Ever host a social event where some of the guests are omnivores, some are vegetarians, some are flexitarians, and some are vegans? Planning the menu is a challenge. The meat is easy — if you’re going to include it, you only need to make enough for the carnivores (or omnivores). Flexitarians are pretty easy to cook for, too, since they’ll eat just about anything (aside from personal taste taboos and allergies). It’s not hard to come up with recipes for vegetarians and vegans, but you’ve got to make enough for everyone, since you don’t know what the omnivores and flexitarians are going to eat. Will they turn their noses up at sautéed tofu, mushrooms, and onions?
My favorite solution to the problem is to find a restaurant that caters to all, which is nearly impossible. My second favorite, when cooking for my family, is to sauté chunks of eggplant, mushrooms, onions, and red pepper with garlic in EVOO, make it into a nice spaghetti sauce, and serve with pasta, salad, and bread. Since I live 700 miles from my family, this doesn’t get old — I seldom have the opportunity to cook for them.
Kim O’Donnel to the rescue! She gives us The Meatlover’s Meatless Cookbook, and nearly promises that carnivores will love these recipes. I already love meatless recipes, though I must admit when left to my own devices sometimes I can’t think past mac and cheese, veggie lasagna, or bowties, butter, peas and mushrooms.
You’ve got to love The Meatlover’s Meatless Cookbook. Author O’Donnel is severely allergic to mushrooms, and yet the first recipe is for Tara’s Mushroom Ragout — an incredible combination of leek, mushrooms, wine, butter, and cream (as well as a few other ingredients), served over pasta or rice. It is a simple recipe that produces an impressive dish (I’m always impressed by mushrooms).
O’Donnel offers variations of favorites (lasagna, pizza), and instructions for things that should’ve been easy, if you’d only known the timetable (carmelized onions). Some recipes are flexible (pot pie), and some are exotic (Apple, Blue Cheese, & Carmelized Onion topped Pizza). There is even a large selection of gluten-free recipes.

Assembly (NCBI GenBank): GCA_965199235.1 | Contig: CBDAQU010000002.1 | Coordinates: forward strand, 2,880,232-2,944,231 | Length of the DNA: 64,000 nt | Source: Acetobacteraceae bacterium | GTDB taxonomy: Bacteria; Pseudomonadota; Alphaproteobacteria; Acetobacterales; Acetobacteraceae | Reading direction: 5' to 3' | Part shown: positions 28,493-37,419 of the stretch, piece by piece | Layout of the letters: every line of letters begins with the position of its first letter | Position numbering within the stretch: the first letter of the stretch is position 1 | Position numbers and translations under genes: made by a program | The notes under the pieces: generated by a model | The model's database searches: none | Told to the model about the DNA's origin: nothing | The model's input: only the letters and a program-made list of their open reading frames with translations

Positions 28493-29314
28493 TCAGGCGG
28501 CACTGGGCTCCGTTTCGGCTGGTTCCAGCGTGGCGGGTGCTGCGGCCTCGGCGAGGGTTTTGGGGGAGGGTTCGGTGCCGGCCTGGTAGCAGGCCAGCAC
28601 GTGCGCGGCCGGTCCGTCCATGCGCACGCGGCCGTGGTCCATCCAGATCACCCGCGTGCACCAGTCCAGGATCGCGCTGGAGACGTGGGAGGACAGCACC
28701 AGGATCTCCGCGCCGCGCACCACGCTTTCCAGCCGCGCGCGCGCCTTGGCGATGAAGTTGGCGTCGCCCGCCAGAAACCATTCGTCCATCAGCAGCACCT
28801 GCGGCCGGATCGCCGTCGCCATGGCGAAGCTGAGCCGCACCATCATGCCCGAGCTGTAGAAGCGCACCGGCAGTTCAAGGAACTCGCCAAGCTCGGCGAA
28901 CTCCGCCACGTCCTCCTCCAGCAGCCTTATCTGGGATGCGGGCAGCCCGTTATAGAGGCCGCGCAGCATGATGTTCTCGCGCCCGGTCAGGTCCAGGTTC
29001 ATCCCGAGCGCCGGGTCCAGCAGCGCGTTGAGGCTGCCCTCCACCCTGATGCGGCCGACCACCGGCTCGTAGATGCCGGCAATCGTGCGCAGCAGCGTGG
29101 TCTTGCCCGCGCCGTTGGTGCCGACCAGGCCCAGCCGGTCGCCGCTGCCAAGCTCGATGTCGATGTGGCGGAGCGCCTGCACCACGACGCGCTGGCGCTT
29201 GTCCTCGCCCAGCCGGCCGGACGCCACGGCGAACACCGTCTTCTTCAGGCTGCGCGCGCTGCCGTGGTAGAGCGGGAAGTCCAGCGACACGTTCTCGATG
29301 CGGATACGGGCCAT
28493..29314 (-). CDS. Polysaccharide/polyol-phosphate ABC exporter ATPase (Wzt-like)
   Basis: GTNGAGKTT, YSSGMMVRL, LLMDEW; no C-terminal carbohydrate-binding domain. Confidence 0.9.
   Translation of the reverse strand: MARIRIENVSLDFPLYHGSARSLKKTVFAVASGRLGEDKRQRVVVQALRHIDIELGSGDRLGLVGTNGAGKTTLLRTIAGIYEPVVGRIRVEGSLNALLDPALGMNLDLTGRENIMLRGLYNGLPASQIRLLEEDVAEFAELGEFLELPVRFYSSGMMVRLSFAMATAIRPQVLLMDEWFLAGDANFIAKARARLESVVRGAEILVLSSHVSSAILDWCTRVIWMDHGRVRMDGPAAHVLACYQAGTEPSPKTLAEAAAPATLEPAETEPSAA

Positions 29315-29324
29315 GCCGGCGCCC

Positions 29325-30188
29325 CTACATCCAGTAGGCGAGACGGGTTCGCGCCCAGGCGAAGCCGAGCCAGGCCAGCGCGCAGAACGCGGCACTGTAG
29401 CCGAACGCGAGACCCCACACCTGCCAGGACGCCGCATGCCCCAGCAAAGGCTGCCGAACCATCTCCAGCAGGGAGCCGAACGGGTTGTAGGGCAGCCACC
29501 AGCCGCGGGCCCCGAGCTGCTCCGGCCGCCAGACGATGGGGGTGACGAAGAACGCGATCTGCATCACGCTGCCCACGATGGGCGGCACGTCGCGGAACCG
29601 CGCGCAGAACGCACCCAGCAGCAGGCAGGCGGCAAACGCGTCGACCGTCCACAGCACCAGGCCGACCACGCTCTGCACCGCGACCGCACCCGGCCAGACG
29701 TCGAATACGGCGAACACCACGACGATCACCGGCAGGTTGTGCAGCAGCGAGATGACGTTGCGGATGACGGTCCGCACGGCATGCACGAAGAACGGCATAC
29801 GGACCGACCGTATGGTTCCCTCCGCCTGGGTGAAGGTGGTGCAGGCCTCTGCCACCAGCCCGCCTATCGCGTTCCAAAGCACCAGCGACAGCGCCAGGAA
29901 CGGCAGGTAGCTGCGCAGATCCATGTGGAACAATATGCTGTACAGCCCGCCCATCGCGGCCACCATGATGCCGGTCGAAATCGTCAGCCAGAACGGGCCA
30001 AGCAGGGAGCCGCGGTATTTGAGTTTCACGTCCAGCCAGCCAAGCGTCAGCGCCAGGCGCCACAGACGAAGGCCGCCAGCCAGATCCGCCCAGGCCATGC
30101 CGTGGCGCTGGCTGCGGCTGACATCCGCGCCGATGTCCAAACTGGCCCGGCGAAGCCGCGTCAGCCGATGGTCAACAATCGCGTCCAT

In addition to comfort foods, there are international dishes representing France, Italy, the West Indies, India, Japan, Spain, China, and Jamaica, among other exotic locales. Many recipes include cheese and other dairy products; when cooking for vegans, be prepared to make substitutions (e.g., dairy-free cheese).
Of all the recipes in The Meatlover’s Meatless Cookbook, my favorite is also one of the simplest, Susan’s Eggplant Stack. The next recipe on my experimentation list is Stuffed Bell Peppers, a variation that just screams for tinkering. Or maybe it’ll be the Twice-Baked Sweet Potatoes…hmmmm….
Cutting down on the amount of meat eaten is a healthful step for most people. The recipes in The Meatlover’s Meatless Cookbook allow us to skip the meat without missing it.
Bottom Line: Would I buy The Meatlover’s Meatless Cookbook? Yes. I’m looking forward to trying out quite a few of the recipes; I don’t think FCE will mind at all.